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Money Moves Markets

BoE policy overkill at least as extreme as Fed / ECB

January 4, 2023 by Simon Ward

Recent Bank of England signals have been deemed to be less hawkish than those of the Fed and ECB, contributing to a view that UK policy tightening is less likely to prove excessive, in the sense of causing greater economic damage than necessary to return inflation to target. 

Monetary trends do not support this hope. 

It should be remembered that the Bank embarked on rate hikes and QT before the Fed and has raised rates by 340bp versus the ECB’s 250 bp. 

“Shadow” rate estimates attempt to incorporate the impact of unconventional monetary policy measures. The Wu-Xia shadow rate for the UK has risen by 1250 bp from its 2021 low versus increases of 650 bp and 980 bp respectively in the US and Eurozone – see chart 1. 

Chart 1

Chart 1 showing Wu-Xia Shadow Rates

UK real narrow money (i.e. non-financial M1 deflated by consumer prices) contracted by more than comparable US / Eurozone measures in the six months to November – chart 2. The decline is historically extreme and suggests a severe recession – chart 3. 

Chart 2

Chart 2 showing Real Narrow Money (% 6m)

Chart 3

Chart 3 showing UK GDP & Real Narrow Money* (% 6m) *Non-Financial M1 from 1977, M1 before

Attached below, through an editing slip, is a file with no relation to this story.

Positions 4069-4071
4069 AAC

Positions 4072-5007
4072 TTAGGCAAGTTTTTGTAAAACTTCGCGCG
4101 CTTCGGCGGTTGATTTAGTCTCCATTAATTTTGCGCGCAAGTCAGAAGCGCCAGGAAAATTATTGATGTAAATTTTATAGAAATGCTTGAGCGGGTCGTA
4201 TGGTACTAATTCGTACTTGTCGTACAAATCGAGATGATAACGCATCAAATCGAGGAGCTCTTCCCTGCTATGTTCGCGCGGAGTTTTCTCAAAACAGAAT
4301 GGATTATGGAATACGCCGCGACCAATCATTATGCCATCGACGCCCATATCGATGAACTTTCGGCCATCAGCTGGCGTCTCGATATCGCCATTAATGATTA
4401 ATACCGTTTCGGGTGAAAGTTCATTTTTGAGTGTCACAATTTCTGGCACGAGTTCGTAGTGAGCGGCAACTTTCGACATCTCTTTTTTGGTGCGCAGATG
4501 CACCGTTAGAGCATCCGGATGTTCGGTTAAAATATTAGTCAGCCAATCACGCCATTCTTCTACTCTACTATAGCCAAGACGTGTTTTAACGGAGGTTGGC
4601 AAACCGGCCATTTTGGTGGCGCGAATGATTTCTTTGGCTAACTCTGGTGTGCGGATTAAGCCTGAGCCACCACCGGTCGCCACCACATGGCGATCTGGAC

UK nominal broad money (non-financial M4) grew by just 1.3% at an annualised rate in the six months to November – chart 4. The comparable Eurozone measure rose at a 5.0% pace. US broad money contracted but is correcting a much larger increase in 2020-21. 

Chart 4

Chart 4 showing Broad Money (% 6m annualised)

Real broad money holdings of UK households have retraced almost all of the pandemic-related surge, falling to the lowest level since May 2020 – chart 5. Far from “excess” money balances supporting spending, a real money squeeze is now likely to magnify consumption weakness. 

Chart 5

Chart 5 showing UK Household Sector Real M4 (£ bn, 2015 consumer prices)

Bank of England communications may be becoming less hawkish but the damage has been done. Officials ignored the monetary signal that a 2021-22 inflation spike would reverse with modest policy restraint. The economic consequences of overkill are likely to be at least as bad as in the US / Eurozone.